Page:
0.253

50

40

0.25

 

HM582835

R: GGAGCAAGTCCGATCGTTAT

Tu11

Tetraneura ulmi

F: CGGAGAACGCGTATTGATTT

(GT)9 (TA)5

194–200

89

4

0.396

0.393

50

35

0.25

 

HM582836

R: CGTGCGCGTGTCAAAGTAT

Ac6

Anoecia corni

F: CGAGGCATATTCAAAATGTAAGA

(AT)3 G (TA)9 C (AT)2

148–164

6

2

45

45

0.25

 

HM582837

R: CAGCATTAAACACGAATGCAA

Ac8

Anoecia corni

F: AATAATAATTCGTGGCGTTGC

(ATT)10

160

4

1

45

45

0.25

 

HM582838

R: CGCCGTAGAAGCAAATAATATC

N number of tested samples, Na number of alleles, HE expected heterozygosity, HO observed heterozygosity, Ta annealing temperature

Table 2

Cross-amplifications of microsatellite markers in different species of ant-associated root-aphids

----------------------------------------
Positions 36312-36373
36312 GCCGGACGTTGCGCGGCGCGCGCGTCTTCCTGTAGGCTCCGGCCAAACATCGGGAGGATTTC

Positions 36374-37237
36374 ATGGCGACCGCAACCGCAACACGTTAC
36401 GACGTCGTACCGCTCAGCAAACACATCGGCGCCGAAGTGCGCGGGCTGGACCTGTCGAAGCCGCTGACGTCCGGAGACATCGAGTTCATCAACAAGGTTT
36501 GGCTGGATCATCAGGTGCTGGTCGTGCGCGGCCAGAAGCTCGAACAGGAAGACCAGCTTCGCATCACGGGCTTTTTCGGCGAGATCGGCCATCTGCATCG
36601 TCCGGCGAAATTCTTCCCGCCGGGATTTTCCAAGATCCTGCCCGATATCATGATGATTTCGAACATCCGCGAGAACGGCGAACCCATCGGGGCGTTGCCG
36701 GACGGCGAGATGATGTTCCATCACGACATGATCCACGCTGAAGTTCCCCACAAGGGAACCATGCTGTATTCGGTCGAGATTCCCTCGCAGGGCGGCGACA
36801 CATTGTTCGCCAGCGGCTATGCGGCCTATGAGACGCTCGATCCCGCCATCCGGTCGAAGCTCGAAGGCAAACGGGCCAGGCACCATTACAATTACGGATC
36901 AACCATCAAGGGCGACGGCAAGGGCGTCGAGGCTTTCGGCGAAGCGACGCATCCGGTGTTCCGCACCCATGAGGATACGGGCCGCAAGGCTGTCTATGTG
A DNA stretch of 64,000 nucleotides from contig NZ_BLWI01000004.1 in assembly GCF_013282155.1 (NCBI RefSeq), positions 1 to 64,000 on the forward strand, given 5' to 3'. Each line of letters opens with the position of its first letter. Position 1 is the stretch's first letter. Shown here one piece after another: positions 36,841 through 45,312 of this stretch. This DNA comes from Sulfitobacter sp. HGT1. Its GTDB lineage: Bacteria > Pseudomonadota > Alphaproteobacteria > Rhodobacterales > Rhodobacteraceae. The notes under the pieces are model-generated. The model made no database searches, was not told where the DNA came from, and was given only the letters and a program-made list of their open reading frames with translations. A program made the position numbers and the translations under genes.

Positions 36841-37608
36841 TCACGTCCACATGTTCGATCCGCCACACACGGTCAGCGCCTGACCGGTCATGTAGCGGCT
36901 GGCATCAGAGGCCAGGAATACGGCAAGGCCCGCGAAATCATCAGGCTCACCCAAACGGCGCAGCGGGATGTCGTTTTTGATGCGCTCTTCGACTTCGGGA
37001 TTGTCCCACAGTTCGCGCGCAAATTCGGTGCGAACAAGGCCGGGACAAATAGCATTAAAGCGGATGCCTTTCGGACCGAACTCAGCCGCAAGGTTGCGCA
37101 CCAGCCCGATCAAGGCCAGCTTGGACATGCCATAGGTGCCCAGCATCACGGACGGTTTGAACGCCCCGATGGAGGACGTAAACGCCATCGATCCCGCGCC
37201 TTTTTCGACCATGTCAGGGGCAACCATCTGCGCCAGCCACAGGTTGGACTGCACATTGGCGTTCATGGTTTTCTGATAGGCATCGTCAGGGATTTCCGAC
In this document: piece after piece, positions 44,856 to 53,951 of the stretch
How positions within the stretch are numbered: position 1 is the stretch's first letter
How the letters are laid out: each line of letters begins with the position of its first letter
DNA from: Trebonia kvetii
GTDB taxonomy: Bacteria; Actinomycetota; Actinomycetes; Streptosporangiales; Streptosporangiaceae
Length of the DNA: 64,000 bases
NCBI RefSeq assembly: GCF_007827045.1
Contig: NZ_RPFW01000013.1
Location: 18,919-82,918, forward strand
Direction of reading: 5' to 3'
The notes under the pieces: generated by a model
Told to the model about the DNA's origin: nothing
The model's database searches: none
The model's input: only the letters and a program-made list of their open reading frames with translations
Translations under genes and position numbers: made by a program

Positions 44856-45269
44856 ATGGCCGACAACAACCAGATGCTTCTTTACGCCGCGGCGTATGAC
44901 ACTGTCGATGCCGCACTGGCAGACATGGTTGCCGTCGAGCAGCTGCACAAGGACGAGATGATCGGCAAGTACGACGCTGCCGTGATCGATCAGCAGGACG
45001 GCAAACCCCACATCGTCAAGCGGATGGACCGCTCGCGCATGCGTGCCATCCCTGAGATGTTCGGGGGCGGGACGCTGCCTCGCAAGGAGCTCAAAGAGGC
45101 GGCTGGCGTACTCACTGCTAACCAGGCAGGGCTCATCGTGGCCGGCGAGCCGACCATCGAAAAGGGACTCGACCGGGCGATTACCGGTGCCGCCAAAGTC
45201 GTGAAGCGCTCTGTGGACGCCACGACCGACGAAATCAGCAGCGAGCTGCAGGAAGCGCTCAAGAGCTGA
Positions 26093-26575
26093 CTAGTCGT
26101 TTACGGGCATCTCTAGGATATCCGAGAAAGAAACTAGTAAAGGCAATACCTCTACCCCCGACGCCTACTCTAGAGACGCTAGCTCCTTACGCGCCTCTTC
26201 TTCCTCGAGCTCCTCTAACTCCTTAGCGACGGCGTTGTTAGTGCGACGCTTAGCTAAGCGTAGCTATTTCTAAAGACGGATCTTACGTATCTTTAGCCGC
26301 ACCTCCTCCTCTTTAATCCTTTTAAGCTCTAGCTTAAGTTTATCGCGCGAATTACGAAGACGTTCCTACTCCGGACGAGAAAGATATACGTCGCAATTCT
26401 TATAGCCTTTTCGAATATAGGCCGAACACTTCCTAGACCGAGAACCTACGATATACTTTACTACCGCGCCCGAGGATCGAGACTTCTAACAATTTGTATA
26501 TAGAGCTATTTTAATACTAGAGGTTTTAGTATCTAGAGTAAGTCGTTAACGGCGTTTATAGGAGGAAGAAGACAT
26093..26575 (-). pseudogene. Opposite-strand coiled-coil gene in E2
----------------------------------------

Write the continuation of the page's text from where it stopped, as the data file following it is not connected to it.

Locus

Cross-amplified species

Size range (bp)

N

N a

H E

H O

Ta (°C)

Nr. of cycles x

Primer concentration (μM)

Genbank accession number

Gu6

Forda marginata

151–176

159

5

0.681

0.672

49

40

0.15

HM582818

Gu11

Forda marginata

135–147

162

6

0.489

0.234

49

40

0.15

HM582823

Gu13

Forda marginata

143–178

159

5

0.430

0.000

45

45

0.15

HM582825

Tu11

Forda marginata

2

49

40

0.15

HM582836

Fm3

Forda formicaria

121

18

1

0.000

0.000

50

40

0.15

HM582828

Fm4

Forda formicaria

174–178

18

3

0.495

0.777

50

35

0.15

HM582829

Fm6

Forda formicaria

206–291

18

2

0.500

1.000

50

45

0.15

HM582830

Gu6

Forda formicaria

151–152

17

2

0.110

0.000

49

40

0.15

HM582818

Gu11

Forda formicaria

142–146

18

3

0.439

0.277

49

40

0.15

HM582823

Gu13

Forda formicaria

156

19

1

0.000

0.000

45

45

0.15

HM582825

Fm1

Anoecia corni, A. zirnitsi

110–134